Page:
Selling house tips: How to maximise the appeal of your home

Selling your home can be rather daunting, even more so if you feel you are emotionally attached to your property or just dying to move into your new place. At times, it can feel as though your house is taking a lifetime to sell, however, there are ways you can speed up the sale and make it more appealing to viewers and potential buyers.

1. First impressions are key

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First impressions really do count and if the front of your property isn’t appealing then a potential buyer may be turned before they have even set foot inside. The goal is for a buyer to be excited and impressed as soon as they walk up the drive, path or steps, you want them to be left wanting to see more.

Make sure the exterior of your home is up to scratch and do what it takes to create a lasting first impression. If your front door or fence is looking tired, simply brighten it up with a lick of paint – you don’t need to spend a fortune and go buy everything brand new. To your front garden, add some hanging baskets for a splash of colour. Move any bins away out of view and anything else unsightly.

2. De-cluttering is key number two


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A survey recently found that on average, 28% of viewing time is spent focusing on clutter and mess. That is precious time that potential buyers should be thinking about the layout of their new potential home, envisaging their own touch and themselves living in the property.

You don’t need an expensive makeover and complete décor overhaul to you’re your home appealing to buyers. The likelihood is that they have already got their own décor scheme planned and will change things anyway, so simply fresh up rooms with a neutral lick of paint in warm tones. This will help them to envisage their own touch on the place better.

Ensure that each room is clutter-free and as airy as possible, mess will distract a buyer and they will find it hard to imagine their own touch. A mirror in the hallway can give the illusion of space and something as simple as a few vases of flowers or plants around the place can freshen up the house.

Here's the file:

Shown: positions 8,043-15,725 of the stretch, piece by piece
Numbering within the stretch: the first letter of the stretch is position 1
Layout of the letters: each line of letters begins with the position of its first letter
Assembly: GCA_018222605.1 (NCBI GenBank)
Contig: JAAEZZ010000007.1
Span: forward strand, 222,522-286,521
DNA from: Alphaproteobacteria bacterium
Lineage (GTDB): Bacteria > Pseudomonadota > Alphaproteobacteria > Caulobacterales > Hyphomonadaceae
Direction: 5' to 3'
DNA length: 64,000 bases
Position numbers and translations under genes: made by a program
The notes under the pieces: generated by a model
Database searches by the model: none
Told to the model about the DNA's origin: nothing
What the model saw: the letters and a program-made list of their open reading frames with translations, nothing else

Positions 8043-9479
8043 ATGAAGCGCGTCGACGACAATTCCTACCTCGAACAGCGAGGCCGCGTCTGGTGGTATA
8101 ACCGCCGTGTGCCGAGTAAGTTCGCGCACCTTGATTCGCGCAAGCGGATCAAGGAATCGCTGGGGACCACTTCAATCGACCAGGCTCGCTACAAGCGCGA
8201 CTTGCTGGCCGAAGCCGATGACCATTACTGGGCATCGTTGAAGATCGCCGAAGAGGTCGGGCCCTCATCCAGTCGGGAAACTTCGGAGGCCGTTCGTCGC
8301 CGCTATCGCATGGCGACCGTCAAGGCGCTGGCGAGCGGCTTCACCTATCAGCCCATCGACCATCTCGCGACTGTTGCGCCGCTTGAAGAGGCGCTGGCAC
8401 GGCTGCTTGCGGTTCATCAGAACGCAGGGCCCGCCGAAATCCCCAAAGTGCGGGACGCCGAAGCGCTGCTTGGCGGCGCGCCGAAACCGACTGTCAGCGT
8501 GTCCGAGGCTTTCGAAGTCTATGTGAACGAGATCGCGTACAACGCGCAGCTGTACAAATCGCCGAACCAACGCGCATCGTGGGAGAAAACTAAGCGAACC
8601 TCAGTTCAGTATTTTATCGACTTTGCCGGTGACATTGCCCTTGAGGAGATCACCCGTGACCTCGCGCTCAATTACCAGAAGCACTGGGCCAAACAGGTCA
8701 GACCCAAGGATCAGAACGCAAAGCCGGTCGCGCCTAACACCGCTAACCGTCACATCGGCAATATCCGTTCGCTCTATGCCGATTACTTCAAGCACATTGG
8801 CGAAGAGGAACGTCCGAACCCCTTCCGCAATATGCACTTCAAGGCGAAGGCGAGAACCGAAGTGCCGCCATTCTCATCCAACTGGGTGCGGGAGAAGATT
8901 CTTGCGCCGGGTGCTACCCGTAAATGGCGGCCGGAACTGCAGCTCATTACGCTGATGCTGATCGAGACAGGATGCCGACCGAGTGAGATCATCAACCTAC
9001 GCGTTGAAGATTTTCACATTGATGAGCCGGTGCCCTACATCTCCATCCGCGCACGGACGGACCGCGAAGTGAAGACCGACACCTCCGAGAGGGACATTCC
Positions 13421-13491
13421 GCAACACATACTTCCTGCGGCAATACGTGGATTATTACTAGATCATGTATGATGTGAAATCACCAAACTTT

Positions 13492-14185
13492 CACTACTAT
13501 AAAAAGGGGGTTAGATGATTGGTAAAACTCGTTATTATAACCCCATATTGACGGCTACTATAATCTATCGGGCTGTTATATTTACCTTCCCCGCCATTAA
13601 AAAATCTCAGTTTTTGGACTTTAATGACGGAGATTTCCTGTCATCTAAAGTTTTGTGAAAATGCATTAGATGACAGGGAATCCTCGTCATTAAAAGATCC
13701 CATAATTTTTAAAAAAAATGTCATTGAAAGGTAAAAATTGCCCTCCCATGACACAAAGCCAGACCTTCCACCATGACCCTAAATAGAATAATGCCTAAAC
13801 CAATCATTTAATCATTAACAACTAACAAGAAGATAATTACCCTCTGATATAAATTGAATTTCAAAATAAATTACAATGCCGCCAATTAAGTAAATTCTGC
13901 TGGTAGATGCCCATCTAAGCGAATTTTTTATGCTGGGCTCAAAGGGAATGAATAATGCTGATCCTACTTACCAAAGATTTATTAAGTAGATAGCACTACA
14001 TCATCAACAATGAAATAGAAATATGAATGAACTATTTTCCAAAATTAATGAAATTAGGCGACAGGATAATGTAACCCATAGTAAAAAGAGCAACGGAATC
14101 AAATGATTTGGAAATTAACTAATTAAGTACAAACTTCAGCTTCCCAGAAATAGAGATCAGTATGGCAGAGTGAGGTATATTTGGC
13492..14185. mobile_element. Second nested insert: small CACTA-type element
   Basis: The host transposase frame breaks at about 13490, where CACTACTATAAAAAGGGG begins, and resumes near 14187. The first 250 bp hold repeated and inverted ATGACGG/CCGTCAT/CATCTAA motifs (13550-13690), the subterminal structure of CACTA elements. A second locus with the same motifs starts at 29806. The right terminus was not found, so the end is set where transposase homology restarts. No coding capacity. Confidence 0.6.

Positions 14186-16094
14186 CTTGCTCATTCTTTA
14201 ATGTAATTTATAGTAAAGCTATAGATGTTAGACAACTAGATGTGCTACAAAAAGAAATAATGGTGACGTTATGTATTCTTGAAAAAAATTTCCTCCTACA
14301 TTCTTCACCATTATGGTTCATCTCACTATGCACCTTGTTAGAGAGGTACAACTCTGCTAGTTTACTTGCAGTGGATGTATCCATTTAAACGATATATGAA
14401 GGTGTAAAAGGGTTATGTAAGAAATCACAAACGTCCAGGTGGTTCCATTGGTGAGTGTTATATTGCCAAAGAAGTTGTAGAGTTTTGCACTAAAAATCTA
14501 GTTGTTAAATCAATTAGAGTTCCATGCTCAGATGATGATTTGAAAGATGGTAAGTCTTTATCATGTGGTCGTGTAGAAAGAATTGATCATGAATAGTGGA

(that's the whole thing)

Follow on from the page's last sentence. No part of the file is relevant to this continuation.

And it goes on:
The kitchen is one of the main offenders for clutter but is also a huge selling point. Triple check that all of the worktops are clear and that it smells fresh and clean.

3. Don’t forget the little details

A house is the most expensive investment you’ll ever make and you will see a lot of it so you can forgive buyers for being fussy. They’re likely to have seen a number of properties and will be weighing them up against each other. Address any annoying maintenance jobs you have been avoiding such as that stiff bathroom lock or long overdue light bulb change.

 

4. Define each room

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It’s important that buyers can envisage themselves living in the house, thus it’s essential that each room is shown off it highlight its particular purpose.

For example, your dining room may be full of work papers or exercise equipment, masking its original purpose so be sure to return it to its original state so viewers know this.

5. Depersonalise the place

Another thing that makes it difficult for buyers to be able to imagine their own touch on the place and where they would put their own items is an abundance of personal items.

A recent survey revealed that house hunters regularly made eye contact with photographs during viewings, thus as precious as those photos and memories may be, they can be awfully distracting for viewers. Replace one or two photographs with a simple picture, or take them down all together so buyers aren’t distracted. Similarly, take down any posters in the kid’s bedrooms so viewers can see the full potential of the house.

Buyers need to be able to picture themselves living in the house so it’s essential that each room is shown off to it highlight its purpose.  If your dining room is full of work papers or exercise equipment for example, return it to its original purpose.  It’s also important to de-personalise, for example by taking down posters in the kids bedrooms – so the buyer can see the potential for the house and where they would put their own items.

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